Shutter Speed 101

Now that you have reviewed and understand aperture, it is time to dive into shutter speed. If you missed the aperture post, take a look. It's important to understand because aperture and shutter speed go hand in hand. The shutter on your camera controls the amount of time that light hits your sensor, thus creating an exposure. It's kind of like a curtain. The slower your curtain opens and closes, the more light is let in. The quicker the shutter opens and closes, the less light enters. Your shutter speed not only effects your exposure (making it brighter or darker), it can show movement or freeze motion in a photograph. Shutter speed is measured in fractions of a second (i.e. 1/2  1/4  1/8  1/15  1/30  1/60  1/125  1/250).

Here's a little visual aid to help you understand shutter speed: 


In the image below, we can see that the subjects are blurry. This happens when the shutter speed is slow, using a larger fraction. In this photo, I used 1/20 which made the people blur from movement.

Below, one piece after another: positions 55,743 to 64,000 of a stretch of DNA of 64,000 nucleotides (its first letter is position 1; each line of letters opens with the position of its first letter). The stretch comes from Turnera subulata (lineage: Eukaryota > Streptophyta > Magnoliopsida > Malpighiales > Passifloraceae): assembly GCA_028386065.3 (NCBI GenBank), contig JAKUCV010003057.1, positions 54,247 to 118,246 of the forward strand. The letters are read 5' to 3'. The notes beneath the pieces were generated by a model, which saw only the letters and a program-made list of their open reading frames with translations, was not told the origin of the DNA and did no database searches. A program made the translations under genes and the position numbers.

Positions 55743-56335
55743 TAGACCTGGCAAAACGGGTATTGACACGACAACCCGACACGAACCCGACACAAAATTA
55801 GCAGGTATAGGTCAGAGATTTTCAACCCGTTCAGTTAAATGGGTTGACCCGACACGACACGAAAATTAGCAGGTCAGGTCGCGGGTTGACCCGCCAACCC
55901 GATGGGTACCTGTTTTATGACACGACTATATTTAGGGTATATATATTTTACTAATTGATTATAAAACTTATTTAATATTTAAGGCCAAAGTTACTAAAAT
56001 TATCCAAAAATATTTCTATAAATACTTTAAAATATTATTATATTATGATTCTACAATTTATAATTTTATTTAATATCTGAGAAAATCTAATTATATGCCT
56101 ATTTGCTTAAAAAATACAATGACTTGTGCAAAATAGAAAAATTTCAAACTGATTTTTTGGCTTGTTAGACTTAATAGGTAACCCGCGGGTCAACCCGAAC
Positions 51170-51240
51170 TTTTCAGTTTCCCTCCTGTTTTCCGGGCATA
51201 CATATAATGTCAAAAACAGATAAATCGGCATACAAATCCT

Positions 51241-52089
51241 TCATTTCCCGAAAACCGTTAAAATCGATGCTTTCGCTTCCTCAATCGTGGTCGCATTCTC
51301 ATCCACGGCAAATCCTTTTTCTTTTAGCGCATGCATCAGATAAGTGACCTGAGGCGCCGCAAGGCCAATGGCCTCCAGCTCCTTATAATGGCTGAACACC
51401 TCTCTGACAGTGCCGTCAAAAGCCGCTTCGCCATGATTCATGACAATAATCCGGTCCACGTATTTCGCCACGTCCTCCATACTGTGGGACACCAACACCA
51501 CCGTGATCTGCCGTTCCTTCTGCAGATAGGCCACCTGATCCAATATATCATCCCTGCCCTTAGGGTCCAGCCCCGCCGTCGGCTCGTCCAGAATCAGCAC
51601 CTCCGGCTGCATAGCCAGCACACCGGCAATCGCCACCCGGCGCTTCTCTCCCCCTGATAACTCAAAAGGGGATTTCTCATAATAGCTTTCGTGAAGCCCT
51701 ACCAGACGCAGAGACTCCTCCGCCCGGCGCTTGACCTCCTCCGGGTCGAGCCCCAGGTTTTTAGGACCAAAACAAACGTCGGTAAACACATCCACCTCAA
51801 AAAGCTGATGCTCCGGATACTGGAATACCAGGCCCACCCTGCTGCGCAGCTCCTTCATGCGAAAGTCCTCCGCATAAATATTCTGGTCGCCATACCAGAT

slow shutter speed

When using a tripod, slow shutter speeds (also called long exposures) can make for great landscapes. In this image, I used a tripod and shot before sunrise using a 30 second shutter speed. This showed the movement of the stars and let in more light from the sun rising, well before the sky was even light. We'll cover more about long exposures another time. 

long exposure

The image below is crisp and sharp, even though it is of a moving subject (riding quite fast in a triathlon, nonetheless). You can freeze or capture motion if you use a fast enough shutter speed, or a smaller fraction such as 1/800. I used 1/250 for this image, with a 50mm lens. 

freeze motion with shutter speed

When dealing with shutter speed, we also need to consider camera shake (blur from your hand holding your camera). A good rule of thumb when trying to avoid camera shake is to use a shutter speed that corresponds with the focal length of your lens. If you have a 200mm lens, you'll want to try and use a shutter speed of 1/250 or higher, to avoid camera shake. If you have a 50mm lens, try to shoot above 1/60. Using a tripod definitely helps to avoid camera shake, but these little tips will help you when a tripod isn't handy, because let's be honest, who wants to haul around a tripod everywhere? 

For a little review, think of this: aperture is the AMOUNT OF LIGHT that is let in your camera. Shutter speed is the AMOUNT OF TIME that the light is being let in! These settings are key to shooting on manual, which is absolutely, totally and completely awesome. You can do it.